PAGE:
Punishing Race Is An Enticing Lost Cause
WHY WE COMPETE Curiosity
WARTBURG, Tenn. lone, running and hiking in the mountains for almost 50 hours, Brian Robinson’s mind had slowly unraveled. He had run through two sleepless nights, through fog and sideways rain, through thornbushes and over rattlesnake dens. Now, with 80 miles finished and 20 left in the world’s toughest footrace, Robinson no longer could differentiate between real and imaginary. Around each corner, he thought he heard picnickers laughing at him. At midnight. In the remote woodlands of Tennessee.
Robinson stumbled into the Barkley Marathons’ final aid station at 8 a.m., with black hollows surrounding his eyes. His hands trembled, a result of the five caffeine pills he had swallowed. Dozens of scratches covered his arms and legs. His dry-fit shirt was dingy and frayed. The slightest gust of
Awind knocked Robinson from side to side, so he leaned against a tree. A half-dozen friends and fellow runners — all of whom had quit long ago — rushed to prepare Robinson for the final section of the race. Two people changed his shoes. One person sponged his forehead. His friend, Wendell Doman, started cooking six eggs as Robinson eyed his watch.
“I need to get back out there now,” Robinson said. “I don’t think we’re going to be able to cook those, Wendell.”
“I know,” Doman said. “But you need the protein.”
“Just put them in a bowl,” Robinson said. “I’ll drink them raw.”
Only six runners ever have finished the Barkley Marathons since its inception in 1986, and the race teased and tortured Robinson and 34 other runners during the first weekend in April. Some of the best endurance athletes in the world traveled to Tennessee to test themselves against the hardest course in ultramarathon running: a cumulative elevation almost equal to two climbs up Mount Everest; trails too deteriorated to follow without a compass; temperatures that, in a single weekend, threaten both heatstroke and hypothermia.
Even if Robinson, 45, could force down runny eggs and drag his wrecked body 20 more miles within the race’s 60-hour time limit, he would fly home to California without prize money, fame or significant recognition. Like every other runner, he had come to Tennessee seeking a more personal result. Mainly, he was curious about how well he could compete. How hard could he push himself? How much could he endure before his mind and body surrendered to the woods?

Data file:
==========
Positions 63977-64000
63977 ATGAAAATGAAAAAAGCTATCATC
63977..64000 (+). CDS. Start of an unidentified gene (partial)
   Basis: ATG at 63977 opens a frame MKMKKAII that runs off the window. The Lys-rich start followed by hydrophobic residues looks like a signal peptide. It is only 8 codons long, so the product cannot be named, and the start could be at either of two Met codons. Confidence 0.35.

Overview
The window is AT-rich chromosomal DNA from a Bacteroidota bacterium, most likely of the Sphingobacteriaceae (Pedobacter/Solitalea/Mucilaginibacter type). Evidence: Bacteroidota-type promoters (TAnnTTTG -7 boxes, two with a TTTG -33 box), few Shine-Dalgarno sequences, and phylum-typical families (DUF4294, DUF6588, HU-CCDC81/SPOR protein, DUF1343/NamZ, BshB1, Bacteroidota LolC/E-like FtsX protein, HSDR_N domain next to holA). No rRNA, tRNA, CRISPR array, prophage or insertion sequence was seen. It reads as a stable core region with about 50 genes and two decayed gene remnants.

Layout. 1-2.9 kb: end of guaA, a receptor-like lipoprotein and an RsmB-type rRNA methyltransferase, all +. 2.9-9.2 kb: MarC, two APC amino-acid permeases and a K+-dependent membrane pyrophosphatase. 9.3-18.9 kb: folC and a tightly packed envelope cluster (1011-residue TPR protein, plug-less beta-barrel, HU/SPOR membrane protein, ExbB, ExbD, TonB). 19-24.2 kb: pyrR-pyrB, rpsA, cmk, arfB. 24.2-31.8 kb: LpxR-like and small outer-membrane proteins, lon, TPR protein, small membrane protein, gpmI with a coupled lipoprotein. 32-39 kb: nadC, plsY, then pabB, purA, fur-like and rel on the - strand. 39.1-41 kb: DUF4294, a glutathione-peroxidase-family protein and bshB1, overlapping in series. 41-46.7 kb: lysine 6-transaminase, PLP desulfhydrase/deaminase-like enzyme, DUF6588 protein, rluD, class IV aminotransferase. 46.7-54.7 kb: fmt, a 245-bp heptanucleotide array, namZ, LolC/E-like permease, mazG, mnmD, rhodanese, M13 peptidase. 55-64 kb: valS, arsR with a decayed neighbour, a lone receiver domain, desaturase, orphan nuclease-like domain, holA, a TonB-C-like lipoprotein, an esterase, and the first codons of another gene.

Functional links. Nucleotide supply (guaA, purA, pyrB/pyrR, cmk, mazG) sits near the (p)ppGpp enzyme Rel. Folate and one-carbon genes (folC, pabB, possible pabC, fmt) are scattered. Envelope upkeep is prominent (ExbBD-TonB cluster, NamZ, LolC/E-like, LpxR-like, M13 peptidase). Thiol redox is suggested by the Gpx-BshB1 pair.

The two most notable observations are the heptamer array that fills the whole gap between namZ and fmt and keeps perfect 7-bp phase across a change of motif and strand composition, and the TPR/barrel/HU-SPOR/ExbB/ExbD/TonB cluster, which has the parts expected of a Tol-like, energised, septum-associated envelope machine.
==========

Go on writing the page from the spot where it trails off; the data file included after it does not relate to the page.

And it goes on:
Gary Cantrell conceived the Barkley Marathons in the late 1970s, after the Rev. Martin Luther King Jr.’s convicted assassin escaped from Brushy Mountain State Penitentiary near Wartburg. James Earl Ray ran for 55 hours before guards found him eight miles from the prison fence. Cantrell, a local ultrarunner and accountant, followed the story and thought: That’s pathetic. I could have gone at least 100 miles in that much time.
Cantrell spent the next several years scouting the area for a race, and eventually he designed a 20-mile loop on rugged hills and overgrown mining trails. The path forces runners to hurdle hundreds of fallen oak trees and wade through raging creeks. Runners must complete that same loop five times to finish the race, or three times to finish the 60-mile “fun run.” To prove he had completed the remote course, a runner this year had to tear a page from 10 books placed along the loop. Cantrell provides detailed directions to each book, and he counts a runner’s pages at the end of each loop before allowing him to continue.
The Barkley has become a phenomenon among ultramarathon runners. More than 600 athletes have come to Frozen Head State Park to run 100 miles. Many arrive in Tennessee with unabashed bravado: One hundred miles in 60 hours? A pace of less than 2 mph? What elite ultrarunner couldn’t manage that?
But more than half of all Barkley entrants quit before the 21st mile. Less than 15 percent finish the fun run. All six men who finished the 100 miles consider that feat their greatest running achievement.
Cantrell, a heavyset man with runner’s legs, competed unsuccessfully in the race during its early years before injuries forced him to stop. Now he looks forward to the Barkley as his annual, sadistic joke. When he arrived at a campground near the startand-finish line on the last Friday in March, he looked more like a woodsman than a runner. He wore a dark overcoat, and a longbrimmed fedora covered his bald head. With a cigarette dangling under his scraggly mustache, he charged $25 for official Barkley T-shirts that depicted a picture of a rattlesnake and the slogan: “The best thing about the Barkley Marathons is the petting zoo.” Cantrell told runners that they should get used to seeing rattlesnakes; this year, he said, he had placed one of the 10 books in the mouth of a rattlesnake hole.